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Drug Companies Block Shareholders' Voting on Price Transparency

The Wall Street Journal. logo The Wall Street Journal. 3/1/2017 Peter Loftus
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Several major U.S. drug companies have squelched an investor campaign aimed at forcing companies to disclose more information about when and why they raise prices.

In October, a group of institutional investors, including many with ties to religious organizations, submitted shareholder proposals asking 11 U.S. drug companies, including Pfizer Inc. and Merck & Co., to issue reports listing average annual price increases for their top-selling drugs between 2010 and 2016, and to state the rationale for the increases. The investors asked the companies to include the proposals on proxy ballots that will be put to shareholder votes at annual meetings this spring.

But 10 of the companies plan to omit the drug-price transparency proposals from their proxy ballots, generally on the grounds that they would interfere with “ordinary business,” according to company documents filed with the Securities and Exchange Commission.

An SEC rule allows a company to omit a shareholder proposal from a proxy ballot if the proposal deals with the company’s ordinary day-to-day business operations, rather than a “significant social-policy issue.”

The SEC notified 10 companies that it won’t pursue any enforcement actions if the companies exclude the drug-price proposals, according to letters posted on the SEC’s website. The investor group withdrew the transparency proposal it had submitted to the 11th drug company, Regeneron Pharmaceuticals Inc., because the company said it hasn’t raised the prices of its drugs and shared information about its approach to drug pricing, according to a spokeswoman for the investor group.

The investors, which own shares of the companies, are members of the New York-based Interfaith Center on Corporate Responsibility. Different members of the group sent the proposals to different drug companies.

Merck sent a letter to the SEC in January saying it planned to omit a price-transparency proposal submitted by several Catholic religious orders. Merck called the proposal “a clear attempt to exert influence on the pricing decisions made by the Merck management team. Such an attempt is perhaps the perfect example of ‘micromanaging’ the business affairs of Merck,” the letter said.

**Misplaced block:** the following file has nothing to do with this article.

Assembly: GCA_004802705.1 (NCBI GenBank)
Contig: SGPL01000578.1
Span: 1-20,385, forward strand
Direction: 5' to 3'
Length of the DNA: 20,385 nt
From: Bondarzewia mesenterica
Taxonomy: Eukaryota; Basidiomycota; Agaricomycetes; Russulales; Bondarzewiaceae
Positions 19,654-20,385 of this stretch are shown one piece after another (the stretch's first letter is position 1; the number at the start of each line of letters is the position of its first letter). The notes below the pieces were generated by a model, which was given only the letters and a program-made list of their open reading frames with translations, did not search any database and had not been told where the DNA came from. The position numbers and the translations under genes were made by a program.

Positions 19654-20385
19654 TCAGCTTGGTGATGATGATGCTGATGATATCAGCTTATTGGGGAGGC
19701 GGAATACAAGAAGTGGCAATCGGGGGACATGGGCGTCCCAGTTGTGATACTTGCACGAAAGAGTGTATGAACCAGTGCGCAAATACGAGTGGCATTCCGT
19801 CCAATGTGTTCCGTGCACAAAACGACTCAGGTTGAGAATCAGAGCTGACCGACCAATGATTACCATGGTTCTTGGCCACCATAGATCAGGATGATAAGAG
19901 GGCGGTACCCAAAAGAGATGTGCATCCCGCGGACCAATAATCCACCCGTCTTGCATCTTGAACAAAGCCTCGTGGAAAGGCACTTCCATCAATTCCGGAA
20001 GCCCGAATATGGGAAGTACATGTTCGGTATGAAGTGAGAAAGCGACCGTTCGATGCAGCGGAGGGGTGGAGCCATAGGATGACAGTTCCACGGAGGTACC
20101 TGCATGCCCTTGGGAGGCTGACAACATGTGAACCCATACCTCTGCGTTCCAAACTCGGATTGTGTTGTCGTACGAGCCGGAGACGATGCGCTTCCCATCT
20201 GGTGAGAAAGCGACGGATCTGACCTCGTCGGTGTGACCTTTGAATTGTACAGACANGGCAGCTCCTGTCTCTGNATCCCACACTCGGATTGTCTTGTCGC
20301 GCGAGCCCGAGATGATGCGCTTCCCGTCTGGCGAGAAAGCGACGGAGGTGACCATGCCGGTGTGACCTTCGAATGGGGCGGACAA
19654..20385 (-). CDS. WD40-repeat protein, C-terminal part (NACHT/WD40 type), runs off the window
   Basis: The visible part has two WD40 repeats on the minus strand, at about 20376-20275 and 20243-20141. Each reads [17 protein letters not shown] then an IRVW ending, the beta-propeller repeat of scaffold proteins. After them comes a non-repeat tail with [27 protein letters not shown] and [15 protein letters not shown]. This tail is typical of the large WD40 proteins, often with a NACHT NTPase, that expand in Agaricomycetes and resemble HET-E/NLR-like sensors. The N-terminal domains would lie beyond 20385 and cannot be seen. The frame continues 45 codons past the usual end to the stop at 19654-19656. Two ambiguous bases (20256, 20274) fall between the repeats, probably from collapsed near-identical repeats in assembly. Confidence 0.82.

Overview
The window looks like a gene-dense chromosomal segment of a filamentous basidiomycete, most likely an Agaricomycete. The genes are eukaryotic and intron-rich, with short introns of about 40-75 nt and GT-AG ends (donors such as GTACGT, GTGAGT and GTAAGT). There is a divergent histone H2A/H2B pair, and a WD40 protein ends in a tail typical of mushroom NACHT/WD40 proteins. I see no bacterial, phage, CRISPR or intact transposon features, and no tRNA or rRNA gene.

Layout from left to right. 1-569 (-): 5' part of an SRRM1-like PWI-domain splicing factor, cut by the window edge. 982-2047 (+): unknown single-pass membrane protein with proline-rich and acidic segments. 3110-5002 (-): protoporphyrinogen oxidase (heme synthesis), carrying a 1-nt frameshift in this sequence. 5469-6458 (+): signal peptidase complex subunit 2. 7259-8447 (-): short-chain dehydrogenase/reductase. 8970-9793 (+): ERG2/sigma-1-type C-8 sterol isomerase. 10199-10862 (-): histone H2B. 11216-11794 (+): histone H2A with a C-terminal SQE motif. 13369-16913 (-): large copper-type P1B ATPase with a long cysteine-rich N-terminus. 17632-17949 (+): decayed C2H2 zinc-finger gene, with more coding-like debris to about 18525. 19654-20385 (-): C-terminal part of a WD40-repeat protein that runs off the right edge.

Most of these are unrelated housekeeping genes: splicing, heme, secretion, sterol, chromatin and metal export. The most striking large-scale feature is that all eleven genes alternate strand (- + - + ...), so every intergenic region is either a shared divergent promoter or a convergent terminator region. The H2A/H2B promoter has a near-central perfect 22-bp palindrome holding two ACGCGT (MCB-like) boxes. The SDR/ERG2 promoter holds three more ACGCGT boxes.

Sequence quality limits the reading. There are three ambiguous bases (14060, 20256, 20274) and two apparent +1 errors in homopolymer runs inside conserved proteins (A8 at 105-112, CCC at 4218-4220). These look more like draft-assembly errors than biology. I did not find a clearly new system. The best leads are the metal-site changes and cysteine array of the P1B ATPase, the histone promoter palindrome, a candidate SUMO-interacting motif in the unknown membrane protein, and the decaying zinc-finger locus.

A Merck spokeswoman said the company recently released information about its price increases that allows people to understand its practices while protecting proprietary information negotiated with customers.

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Pfizer said in a letter to the SEC in January that it should be permitted to exclude a transparency proposal submitted by Trinity Health, a Catholic hospital group, and other religious shareholders. Pfizer said it has already addressed the underlying concerns of the proposal by disclosing on its website and in SEC filings its rationale for pricing decisions. A Pfizer spokeswoman declined to comment beyond the letter.

“We’re really disappointed the companies did not allow their shareholders to express themselves on this issue,” said Donna Meyer, director of shareholder advocacy for Interfaith member Mercy Investment Services Inc. of St. Louis, which runs retirement funds for the Roman Catholic congregation Sisters of Mercy.

Ms. Meyer said Interfaith investors plan to attend several of the drug companies’ annual meetings to ask boards of directors about drug pricing. She said price increases pose a risk to the companies’ long-term prosperity because they could hurt corporate reputations and trigger government action. She also said the U.S. health-care system can’t afford continuing drug price increases, and the lack of transparency is hurting the system.

The drug industry has faced mounting criticism for high and rising drug costs. In response, some companies have put limits on their price increases this year, though the median increase was little changed from last year, at 8.9%.

Some companies also have begun to release more information about pricing, including Merck and Johnson & Johnson .

A J&J spokeswoman said the company’s transparency report “is a significant step forward in addressing stakeholders’ transparency concerns.” She said the SEC determined that the transparency shareholder proposal is “appropriately excluded” from the company’s proxy statement.

Ms. Meyer said the Merck and J&J transparency reports don’t go far enough because they don’t provide details about individual product price increases, and only provide averages across the companies’ product lineups.

“We didn’t feel it was what the public needs to either decide on the value of a drug or to try to keep drug prices within reason,” she said.

The other companies that petitioned the SEC to exclude the price transparency proposals from proxy ballots are Amgen Inc., AbbVie Inc., Biogen Inc., Bristol-Myers Squibb Co., Eli Lilly & Co., Gilead Sciences Inc., and Vertex Pharmaceuticals Inc.

Write to Peter Loftus at peter.loftus@wsj.com

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